I remember a period of time in the '90s where you would still actively see poetry in the pages of the ST, in Life. Like actual poems, commissioned about various events, not just book reviews. Oh, and the poetry book reviews then would be half-page dos with glossy photo, not the single column you get these days... You'd even find the odd image of a poet or two (perhaps once a year or so) on the front cover of Life. And then it died an unheralded death somewhere along the way.
So I volunteered to write random satirical bits for The Middle Ground a while back, because - poetry shouldn't, can't, mustn't disappear from mainstream notice. It shouldn't be cloistered in the high halls of academia, or the reference sections of the National Library. It needs to get out there. Even if it means getting its hands dirty. (My run lasted only a few months before I had to tap out for the master pun-ster Felix Cheong himself, but I'll be coming back very soon.)
Back to the Straits Times: poetry still peeks out of random nooks and crannies in Life, but thanks to the efforts of Chua Mui Hoong, it's coming back in a big way in the Opinion section of the main paper - real serious all! After the obligatory piece by Prof Thumboo and some fiery work by Tania de Rozario in the past weeks, I have a satirical poem in today's Opinion section, next to the brilliance of Amanda Lee Koe. Though my piece is really for the lulz, please do go and read hers. Shots fired!
Maggie Tiojakin talked to me a while back to submit poetry to the Jakarta Post in another newly launching initiative, and it's actually happened, oddly, on the same day that my ST piece dropped, i.e. today. She picked a piece - tongues - from "making love with scrabble tiles" that I thought was uniquely Singaporean/ Singlish-focused, and hence incomprehensible to "foreigners". Till I realised that the same awkwardness of an evolved, Asian, multi-cultural patois in a mono-angmoh Western context translated pretty well. I've sent in a pile of other pieces to the Post, and am hoping to create that Southeast Asian bridge - in the months to come, I'm going to try dragging other SG writers across too - we have a lot we can share, and a lot we can learn from a place different in many ways yet kind of same same in many others.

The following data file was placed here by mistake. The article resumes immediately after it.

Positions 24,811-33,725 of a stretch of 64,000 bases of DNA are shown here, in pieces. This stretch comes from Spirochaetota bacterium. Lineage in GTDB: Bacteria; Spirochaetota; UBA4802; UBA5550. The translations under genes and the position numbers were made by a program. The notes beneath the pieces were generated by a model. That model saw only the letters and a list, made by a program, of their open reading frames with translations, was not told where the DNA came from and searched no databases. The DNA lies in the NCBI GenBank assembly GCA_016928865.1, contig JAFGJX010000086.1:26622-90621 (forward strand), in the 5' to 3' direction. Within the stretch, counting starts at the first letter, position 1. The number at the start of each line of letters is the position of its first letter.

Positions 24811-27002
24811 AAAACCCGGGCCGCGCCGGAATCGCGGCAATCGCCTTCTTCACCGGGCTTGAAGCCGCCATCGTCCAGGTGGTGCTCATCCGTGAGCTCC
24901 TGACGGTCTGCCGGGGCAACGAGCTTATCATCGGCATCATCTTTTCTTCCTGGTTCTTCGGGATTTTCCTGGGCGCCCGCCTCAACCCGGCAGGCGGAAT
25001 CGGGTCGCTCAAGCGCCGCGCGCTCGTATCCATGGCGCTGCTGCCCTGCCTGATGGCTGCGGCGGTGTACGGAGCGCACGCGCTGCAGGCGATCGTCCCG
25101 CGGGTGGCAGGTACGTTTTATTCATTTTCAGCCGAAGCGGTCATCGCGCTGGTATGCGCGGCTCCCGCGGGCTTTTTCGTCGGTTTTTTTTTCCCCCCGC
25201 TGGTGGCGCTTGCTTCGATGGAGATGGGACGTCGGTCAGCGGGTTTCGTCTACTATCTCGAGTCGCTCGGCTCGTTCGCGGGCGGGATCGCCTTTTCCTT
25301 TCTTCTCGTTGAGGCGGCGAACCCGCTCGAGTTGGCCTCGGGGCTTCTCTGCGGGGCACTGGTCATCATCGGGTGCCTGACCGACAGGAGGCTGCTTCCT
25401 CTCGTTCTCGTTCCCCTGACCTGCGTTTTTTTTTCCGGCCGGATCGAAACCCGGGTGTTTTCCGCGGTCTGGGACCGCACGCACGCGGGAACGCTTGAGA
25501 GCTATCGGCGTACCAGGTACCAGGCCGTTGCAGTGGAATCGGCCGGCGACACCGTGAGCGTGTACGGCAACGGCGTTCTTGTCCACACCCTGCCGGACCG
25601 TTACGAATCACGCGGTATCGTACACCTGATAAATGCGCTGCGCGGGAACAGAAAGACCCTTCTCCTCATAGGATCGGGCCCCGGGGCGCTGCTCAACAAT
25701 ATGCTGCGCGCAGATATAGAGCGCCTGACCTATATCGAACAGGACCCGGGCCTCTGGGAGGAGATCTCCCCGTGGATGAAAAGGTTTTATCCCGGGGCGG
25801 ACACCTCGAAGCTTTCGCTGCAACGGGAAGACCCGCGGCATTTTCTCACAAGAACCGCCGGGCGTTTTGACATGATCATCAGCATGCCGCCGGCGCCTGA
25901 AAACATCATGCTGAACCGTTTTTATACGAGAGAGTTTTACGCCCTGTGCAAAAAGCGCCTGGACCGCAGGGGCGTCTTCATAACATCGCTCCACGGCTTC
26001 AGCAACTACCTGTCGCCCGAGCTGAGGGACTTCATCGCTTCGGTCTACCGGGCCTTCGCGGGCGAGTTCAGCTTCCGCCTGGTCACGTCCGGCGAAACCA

Lastly, this weekend kicks off yet another newly launching initiative - "That's Life", a literary podcast pioneered by Lydia Vasko for the Straits Times. Alvin Pang, Deborah Emmanuel and me were locked in a studio in ST for more than an hour, and much passion ensued. Ostensibly we were there to talk about SingPoWriMo but it kind of ran wild, as events with Alvin Pang tend to do. I mumbled a lot but managed to sneak in a first reading of my crazy flying sushi duel poem from SingPoWriMo '16 as a sample of the madness that goes down.
People are beginning to pay attention to the poetry we have at home - or at least journalists are. Stay tuned for more developments and the launch of... deng deng deng... SING LIT STATION!
POETRY. IS. COMING.
No energy to write about it yet, but here's a bunch of links from mainstream/alternative/student media - the movement is gaining traction!
"Book-ends", Lee Jianxuan, The Straits Times, 3 Apr 2016
"Singapore poetry in motion", Daryl Chin, The Straits Times, 1 May 2016
"Thirty Days, Thirty Poems", Shao Kai Chng, Kent Ridge Common, 1 May 2016
"This interactive MRT map features a poem for every individual MRT station", Thet Nyi Nyi, mothership.com, 28 Apr 2016
"Spend Monday clicking through this poetry map of the Singapore MRT", Mrigaa Sethi, SG.Asia-City.com, 25 Apr 2016
a singaporean poet with an unhealthy addiction to forms.
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